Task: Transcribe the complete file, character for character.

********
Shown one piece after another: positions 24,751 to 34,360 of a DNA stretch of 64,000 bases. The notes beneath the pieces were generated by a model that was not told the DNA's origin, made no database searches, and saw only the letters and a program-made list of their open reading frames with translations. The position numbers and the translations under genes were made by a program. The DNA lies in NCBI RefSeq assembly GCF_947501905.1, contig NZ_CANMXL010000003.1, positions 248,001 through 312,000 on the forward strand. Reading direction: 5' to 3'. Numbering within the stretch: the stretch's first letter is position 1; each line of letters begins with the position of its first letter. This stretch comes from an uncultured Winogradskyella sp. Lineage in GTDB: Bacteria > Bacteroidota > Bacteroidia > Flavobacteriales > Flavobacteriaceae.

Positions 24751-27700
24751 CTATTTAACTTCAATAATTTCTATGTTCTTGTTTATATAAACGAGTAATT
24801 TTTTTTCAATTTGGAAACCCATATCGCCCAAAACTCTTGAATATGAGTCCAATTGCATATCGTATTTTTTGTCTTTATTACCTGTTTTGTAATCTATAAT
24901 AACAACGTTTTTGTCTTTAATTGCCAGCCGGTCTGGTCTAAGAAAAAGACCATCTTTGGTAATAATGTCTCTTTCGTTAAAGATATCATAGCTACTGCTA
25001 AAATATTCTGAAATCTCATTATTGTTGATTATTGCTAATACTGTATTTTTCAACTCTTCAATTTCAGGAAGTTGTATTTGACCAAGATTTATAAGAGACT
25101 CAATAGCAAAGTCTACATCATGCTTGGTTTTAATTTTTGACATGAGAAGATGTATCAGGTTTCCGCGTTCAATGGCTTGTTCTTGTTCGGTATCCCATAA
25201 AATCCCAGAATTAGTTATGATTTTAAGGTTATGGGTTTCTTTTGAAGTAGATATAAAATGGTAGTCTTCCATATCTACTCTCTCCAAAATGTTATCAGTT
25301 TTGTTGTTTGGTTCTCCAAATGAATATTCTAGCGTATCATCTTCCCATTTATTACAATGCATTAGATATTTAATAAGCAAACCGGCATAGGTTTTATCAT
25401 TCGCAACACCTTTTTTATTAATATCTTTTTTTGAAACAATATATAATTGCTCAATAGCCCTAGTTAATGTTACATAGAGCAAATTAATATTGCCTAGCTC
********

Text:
Shown one piece after another: positions 24,751 to 34,360 of a DNA stretch of 64,000 bases. The notes beneath the pieces were generated by a model that was not told the DNA's origin, made no database searches, and saw only the letters and a program-made list of their open reading frames with translations. The position numbers and the translations under genes were made by a program. The DNA lies in NCBI RefSeq assembly GCF_947501905.1, contig NZ_CANMXL010000003.1, positions 248,001 through 312,000 on the forward strand. Reading direction: 5' to 3'. Numbering within the stretch: the stretch's first letter is position 1; each line of letters begins with the position of its first letter. This stretch comes from an uncultured Winogradskyella sp. Lineage in GTDB: Bacteria > Bacteroidota > Bacteroidia > Flavobacteriales > Flavobacteriaceae.

Positions 24751-27700
24751 CTATTTAACTTCAATAATTTCTATGTTCTTGTTTATATAAACGAGTAATT
24801 TTTTTTCAATTTGGAAACCCATATCGCCCAAAACTCTTGAATATGAGTCCAATTGCATATCGTATTTTTTGTCTTTATTACCTGTTTTGTAATCTATAAT
24901 AACAACGTTTTTGTCTTTAATTGCCAGCCGGTCTGGTCTAAGAAAAAGACCATCTTTGGTAATAATGTCTCTTTCGTTAAAGATATCATAGCTACTGCTA
25001 AAATATTCTGAAATCTCATTATTGTTGATTATTGCTAATACTGTATTTTTCAACTCTTCAATTTCAGGAAGTTGTATTTGACCAAGATTTATAAGAGACT
25101 CAATAGCAAAGTCTACATCATGCTTGGTTTTAATTTTTGACATGAGAAGATGTATCAGGTTTCCGCGTTCAATGGCTTGTTCTTGTTCGGTATCCCATAA
25201 AATCCCAGAATTAGTTATGATTTTAAGGTTATGGGTTTCTTTTGAAGTAGATATAAAATGGTAGTCTTCCATATCTACTCTCTCCAAAATGTTATCAGTT
25301 TTGTTGTTTGGTTCTCCAAATGAATATTCTAGCGTATCATCTTCCCATTTATTACAATGCATTAGATATTTAATAAGCAAACCGGCATAGGTTTTATCAT
25401 TCGCAACACCTTTTTTATTAATATCTTTTTTTGAAACAATATATAATTGCTCAATAGCCCTAGTTAATGTTACATAGAGCAAATTAATATTGCCTAGCTC